Artists Laura Brown (left) and Lauren Callis Erickson (right), co-founded the Neighborhood Bag Project to promote community art-making and fabric recycling. (Photo by Margie O’Loughlin)[/caption]
Laura Brown and Lauren Callis Erickson shared a stand at the Midtown Farmer’s Market on several Saturday mornings last summer. They had a couple of sewing machines set up, and were surrounded by piles of fabric.
Callis Erickson said, “We taught market-goers to sew simple drawstring bags. The bags were made from salvaged, thrifted, or previously used fabric squares, ribbon, and cord. We sewed a lot of bags with children. Most of the bags weren’t perfect, but they held produce anyhow.”
Everybody has to bring a shopping bag to a farmer’s market, so why not make your own?
Brown remembered that shoppers would often stop at their stand and say things like, “I have so much fabric at home; I just don’t know what to do with it.”
Brown explained, “We believe there is value in leading by example. It’s easy to make something beautiful and useful from what you already have. Change it, use it, or pass it along. That’s where the Neighborhood Bag Project is coming from.”
The two Minneapolis-based artists travelled between five different farmer’s markets last summer sewing drawstring bags.
Callis Erickson said, “We started the Neighborhood Bag Project to get outside our usual circles of connection. Many of the people we met at the Midtown Farmer’s Market were already on-board with repurposing. One woman shopped with a bag she had made from an old tent. Another used a mylar balloon – apparently mylar is pretty durable.”
Repurposing fabrics is an area of recycling that is getting a lot of attention lately, as people become aware that fabrics need to be dealt with responsibly, too. The fashion industry is believed to contribute 10% of the greenhouse gasses warming the earth.
If you can give fabrics a second, third or fourth life by repurposing, why not do it?
“Fiber has always been a community practice, whether based on the necessity of needing to make something or the simple need for fellowship. It’s largely been assigned to women, though not entirely. If you can remove yourself from thinking that what you make has to be perfect, then being creative is
a great experience.”
~ Lauren Callis Erickson
Callis Erickson is both an art therapist and an entrepreneur. She said, “I’m pleased to offer opportunities through the Curiosity Studio in the Northrup King Building in Northeast Minneapolis for adults to explore art as it relates to their whole selves. We offer regular courses and workshops for creative exploration using non-traditional materials.”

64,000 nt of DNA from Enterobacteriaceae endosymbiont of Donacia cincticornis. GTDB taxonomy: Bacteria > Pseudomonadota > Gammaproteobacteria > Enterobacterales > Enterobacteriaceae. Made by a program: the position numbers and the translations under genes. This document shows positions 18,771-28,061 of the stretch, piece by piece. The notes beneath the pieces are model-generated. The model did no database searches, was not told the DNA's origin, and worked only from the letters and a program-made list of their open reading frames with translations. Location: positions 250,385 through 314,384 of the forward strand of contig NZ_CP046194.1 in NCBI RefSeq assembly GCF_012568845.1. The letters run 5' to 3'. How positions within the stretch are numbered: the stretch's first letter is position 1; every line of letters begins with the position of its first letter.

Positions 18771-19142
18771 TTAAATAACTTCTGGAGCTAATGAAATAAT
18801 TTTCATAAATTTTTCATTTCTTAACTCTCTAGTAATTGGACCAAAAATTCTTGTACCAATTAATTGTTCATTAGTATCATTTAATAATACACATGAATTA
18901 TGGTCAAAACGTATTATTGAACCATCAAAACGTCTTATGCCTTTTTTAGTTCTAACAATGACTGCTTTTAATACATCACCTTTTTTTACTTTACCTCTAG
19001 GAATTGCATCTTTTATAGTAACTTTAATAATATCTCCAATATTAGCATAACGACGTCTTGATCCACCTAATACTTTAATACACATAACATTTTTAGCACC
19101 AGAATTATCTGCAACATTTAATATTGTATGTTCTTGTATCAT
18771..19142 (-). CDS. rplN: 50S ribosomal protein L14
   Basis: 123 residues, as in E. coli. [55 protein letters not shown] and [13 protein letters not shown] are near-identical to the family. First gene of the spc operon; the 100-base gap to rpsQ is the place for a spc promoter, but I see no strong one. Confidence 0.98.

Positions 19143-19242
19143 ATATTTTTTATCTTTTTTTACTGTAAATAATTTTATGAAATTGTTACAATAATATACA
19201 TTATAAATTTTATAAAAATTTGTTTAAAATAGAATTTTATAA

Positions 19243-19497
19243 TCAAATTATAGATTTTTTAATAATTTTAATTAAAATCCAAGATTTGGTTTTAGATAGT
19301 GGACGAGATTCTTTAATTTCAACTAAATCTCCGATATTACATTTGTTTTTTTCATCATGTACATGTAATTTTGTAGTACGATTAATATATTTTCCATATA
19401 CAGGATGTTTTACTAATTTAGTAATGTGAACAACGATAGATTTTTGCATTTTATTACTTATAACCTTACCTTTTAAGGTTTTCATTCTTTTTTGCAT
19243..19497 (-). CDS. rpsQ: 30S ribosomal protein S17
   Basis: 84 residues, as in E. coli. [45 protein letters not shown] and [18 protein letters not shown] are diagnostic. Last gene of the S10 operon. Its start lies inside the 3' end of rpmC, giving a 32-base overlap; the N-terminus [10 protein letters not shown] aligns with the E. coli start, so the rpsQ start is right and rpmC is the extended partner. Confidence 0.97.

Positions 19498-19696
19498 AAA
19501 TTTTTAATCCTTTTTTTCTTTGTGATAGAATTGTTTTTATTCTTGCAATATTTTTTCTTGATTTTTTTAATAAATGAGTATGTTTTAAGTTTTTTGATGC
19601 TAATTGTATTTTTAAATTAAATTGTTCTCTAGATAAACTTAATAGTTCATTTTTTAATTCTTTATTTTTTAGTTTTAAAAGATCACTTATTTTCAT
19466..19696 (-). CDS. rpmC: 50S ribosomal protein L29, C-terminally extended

Her other venture, called an Upcycled Closet, is in the same location. Callis Erickson provides secondhand items sourced to be functional, sustainable, and expressive. She said, “I’m a staunch believer in buying used, mending it, or making it yourself. I wrote my Master’s thesis on working with used and recycled materials in the art practice. I feel that, as a culture, we have really learned to distance ourselves from our trash – and that has had very negative consequences.”
Brown agreed, saying, “The more removed people are from their trash, the more they feel they can ignore it.” Her areas of specialty are letterpress and silk screen printing, both of which she teaches at the Minnesota Center for Book Arts. Brown’s studio, called CHEER!, is located in the Casket Arts Building in Northeast Minneapolis.
Also an avid sewer and quilter, Brown said, “I’ve been to so many estate sales where I’ve seen tons of fabric left behind by just one person. Even though I have a bad habit of collecting sewing machines, I don’t ever want to be that person with rooms full of unused fabric.”
Try it yourself
On Jan. 22, Callis Erickson will teach a Bag Making Class from 6:30-8:30 p.m. at the Seward Coop Franklin Store. All sewing skill levels welcome. On Jan. 25, she will teach a Visible Mending Class from 1-3 p.m. at Winsome Goods. This beginner course is for anyone interested in repairing their own clothes. Learn to use simple, visible stitches to rebuild clothes and make them last longer. Each participant will receive their own mending kit.
Brown concluded, saying, “We believe that the process of creating will bring anyone joy. People seem to have a huge appetite right now for getting out of the house, turning off their phones, and doing something creative. Remember that everything is an experiment, and nothing needs to be perfect.” Her upcoming classes at CHEER! are Learn to Use Your Sewing Machine on Jan. 18, and Block Printing on Fabric on Feb. 1, with other dates coming soon.
For further information, contact Laura Brown at www.laurabrownart.com and Lauren Callis Erickson at www.anupcycledcloset.com and www.curiositystudio.com.